Mesenteric lymph node spread and optimal lymph node resection in colon cancer

University dissertation from Surgery Research Unit

Abstract: Introduction
Colon cancer is one of the most common forms of cancer world wide, with an incidence of almost 1 million cases anually. Surgery is a prerequisite for cure and the majority of patients are potentially curable at diagnosis. For a surgical resection to be curative the surgeon needs to remove the tumour together with all affected regional lymph nodes. How extensive the mesenteric resection has to be to ensure optimal survival and oncological results is under debate. International standardization of colon cancer surgery is warranted. The two contenders as future “gold standard” for colon cancer surgery are CME with CVL and Japanese D3 resection.
Aim
The aim of this thesis was to evaluate the impact of mesenteric resection and lymph node evaluation on survival in colon cancer. The aim of Paper I to IV was to:
• Examine the impact of the introduction of a standardised pathological and anatomical (PAD) protocol on the quality of pathology and lymph node count.
• Investigate if extended mesenteric resection in right-sided colon cancer improve long term survival and oncological results in a retrospective study.
• Assess the impact of the extent of the mesenteric resection in right-sided colon cancer on long term survival, perioperative mortality and oncological outcome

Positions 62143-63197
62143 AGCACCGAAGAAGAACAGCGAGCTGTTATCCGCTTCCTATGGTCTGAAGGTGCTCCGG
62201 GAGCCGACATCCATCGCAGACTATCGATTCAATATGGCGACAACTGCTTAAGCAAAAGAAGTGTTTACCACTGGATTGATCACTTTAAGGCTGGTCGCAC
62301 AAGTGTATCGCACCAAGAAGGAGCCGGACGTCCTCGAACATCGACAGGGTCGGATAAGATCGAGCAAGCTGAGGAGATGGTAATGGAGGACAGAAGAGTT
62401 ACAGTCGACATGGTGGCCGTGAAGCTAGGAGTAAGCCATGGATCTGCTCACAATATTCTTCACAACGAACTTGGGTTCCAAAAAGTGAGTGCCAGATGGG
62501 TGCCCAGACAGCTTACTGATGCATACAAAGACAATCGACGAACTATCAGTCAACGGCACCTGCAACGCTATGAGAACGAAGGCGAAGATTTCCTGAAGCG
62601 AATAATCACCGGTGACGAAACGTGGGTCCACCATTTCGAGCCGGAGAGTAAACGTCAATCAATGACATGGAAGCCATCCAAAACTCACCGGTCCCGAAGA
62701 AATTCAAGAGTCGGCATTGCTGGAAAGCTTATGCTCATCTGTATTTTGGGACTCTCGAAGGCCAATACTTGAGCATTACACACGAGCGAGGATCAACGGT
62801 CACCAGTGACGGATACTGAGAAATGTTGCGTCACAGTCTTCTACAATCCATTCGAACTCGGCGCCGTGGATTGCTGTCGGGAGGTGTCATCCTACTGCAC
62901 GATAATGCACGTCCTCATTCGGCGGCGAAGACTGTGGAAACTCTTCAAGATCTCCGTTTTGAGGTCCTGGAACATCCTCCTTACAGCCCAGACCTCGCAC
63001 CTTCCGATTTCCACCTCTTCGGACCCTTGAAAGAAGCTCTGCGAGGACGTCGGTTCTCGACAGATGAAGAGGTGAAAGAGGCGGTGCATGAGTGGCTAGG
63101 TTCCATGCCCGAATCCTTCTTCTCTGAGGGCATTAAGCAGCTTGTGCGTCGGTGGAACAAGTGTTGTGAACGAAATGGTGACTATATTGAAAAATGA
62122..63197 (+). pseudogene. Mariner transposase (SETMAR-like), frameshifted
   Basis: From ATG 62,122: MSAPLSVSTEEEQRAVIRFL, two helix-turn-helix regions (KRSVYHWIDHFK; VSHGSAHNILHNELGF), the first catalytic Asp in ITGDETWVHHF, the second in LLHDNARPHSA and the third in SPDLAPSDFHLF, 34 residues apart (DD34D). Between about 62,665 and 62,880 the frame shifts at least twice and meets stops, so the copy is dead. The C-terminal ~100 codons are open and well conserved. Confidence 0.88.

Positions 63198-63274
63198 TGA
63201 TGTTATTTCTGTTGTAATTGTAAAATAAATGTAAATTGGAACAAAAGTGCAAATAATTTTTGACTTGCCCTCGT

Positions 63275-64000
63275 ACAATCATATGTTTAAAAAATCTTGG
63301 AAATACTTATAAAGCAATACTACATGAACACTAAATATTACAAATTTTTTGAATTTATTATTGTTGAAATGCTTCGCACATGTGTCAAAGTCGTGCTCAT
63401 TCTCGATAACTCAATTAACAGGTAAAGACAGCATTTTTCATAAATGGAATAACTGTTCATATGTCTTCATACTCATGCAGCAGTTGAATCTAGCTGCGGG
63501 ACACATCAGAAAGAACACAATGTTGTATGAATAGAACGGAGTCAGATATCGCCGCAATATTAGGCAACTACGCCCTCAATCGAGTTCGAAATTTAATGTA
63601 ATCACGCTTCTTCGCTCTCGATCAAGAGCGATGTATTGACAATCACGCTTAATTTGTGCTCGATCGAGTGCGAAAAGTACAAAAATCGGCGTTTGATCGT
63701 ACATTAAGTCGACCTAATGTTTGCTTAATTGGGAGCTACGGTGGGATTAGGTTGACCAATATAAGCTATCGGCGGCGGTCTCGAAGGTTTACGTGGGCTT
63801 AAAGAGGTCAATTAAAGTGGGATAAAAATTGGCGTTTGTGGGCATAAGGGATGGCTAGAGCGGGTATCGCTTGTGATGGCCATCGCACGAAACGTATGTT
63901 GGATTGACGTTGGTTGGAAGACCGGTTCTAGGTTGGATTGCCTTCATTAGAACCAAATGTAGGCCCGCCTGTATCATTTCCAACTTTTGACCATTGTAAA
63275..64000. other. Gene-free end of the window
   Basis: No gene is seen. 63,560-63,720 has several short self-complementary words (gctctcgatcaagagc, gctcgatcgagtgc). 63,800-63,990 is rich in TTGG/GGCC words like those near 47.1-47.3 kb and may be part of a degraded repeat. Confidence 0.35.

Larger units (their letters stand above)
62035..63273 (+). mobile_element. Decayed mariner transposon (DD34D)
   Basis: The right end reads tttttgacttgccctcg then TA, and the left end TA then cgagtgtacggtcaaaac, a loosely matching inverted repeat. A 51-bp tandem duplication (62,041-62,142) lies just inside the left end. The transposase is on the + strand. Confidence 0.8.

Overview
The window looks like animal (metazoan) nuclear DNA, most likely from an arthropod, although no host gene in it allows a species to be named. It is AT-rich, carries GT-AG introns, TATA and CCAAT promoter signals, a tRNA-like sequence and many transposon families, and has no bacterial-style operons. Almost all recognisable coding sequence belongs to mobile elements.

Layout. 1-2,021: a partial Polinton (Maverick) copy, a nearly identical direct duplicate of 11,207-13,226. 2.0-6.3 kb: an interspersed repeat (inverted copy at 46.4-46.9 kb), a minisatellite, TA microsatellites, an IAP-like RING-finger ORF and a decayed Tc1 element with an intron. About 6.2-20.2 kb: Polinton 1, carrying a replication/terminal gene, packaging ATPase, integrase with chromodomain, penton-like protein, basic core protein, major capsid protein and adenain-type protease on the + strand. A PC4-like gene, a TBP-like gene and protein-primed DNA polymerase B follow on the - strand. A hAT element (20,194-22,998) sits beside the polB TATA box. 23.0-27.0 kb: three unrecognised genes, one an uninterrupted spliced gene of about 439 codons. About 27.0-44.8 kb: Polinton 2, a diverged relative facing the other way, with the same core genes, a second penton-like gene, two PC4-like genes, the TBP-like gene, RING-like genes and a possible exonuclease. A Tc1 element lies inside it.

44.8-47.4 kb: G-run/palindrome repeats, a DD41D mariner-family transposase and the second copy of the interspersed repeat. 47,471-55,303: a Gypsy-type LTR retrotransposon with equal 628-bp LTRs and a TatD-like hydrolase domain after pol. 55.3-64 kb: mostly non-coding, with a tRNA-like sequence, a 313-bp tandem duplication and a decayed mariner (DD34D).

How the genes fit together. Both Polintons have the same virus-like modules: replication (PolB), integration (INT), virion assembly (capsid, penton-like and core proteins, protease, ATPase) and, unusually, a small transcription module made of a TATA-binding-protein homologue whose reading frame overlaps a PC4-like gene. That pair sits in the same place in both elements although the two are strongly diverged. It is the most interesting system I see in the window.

• Assess oncological outcome, survival and perioperative morbidity and mortality in sigmoid cancer depending on the height of the vessel ligation.
Conclusions
The quality of the PAD-report was improved by introduction of a standardised PAD protocol. Specimen dissection by a BMA increased the number of examined lymph nodes, improving the quality of pathology and possibly outcome.
Extended mesenteric resection, in elective right hemicolectomy, did not improve survival or oncological outcome for cancer in the caecum or ascending colon. Instead extended mesenteric resection may increase 30 day postoperative mortality.
For cancer in the sigmoid colon no survival benefit or decreased recurrence rate was found by more central ligation (HT) compared with ligation of the superior rectal (SRL) or sigmoid vessels (SR), in elective surgery.
Our results question the routine use of extensive mesenteric resection in surgery of the right- and sigmoid colon and instead advocate a flexible surgical response guided by a deeper understanding of the tumor biology behind colon cancer.

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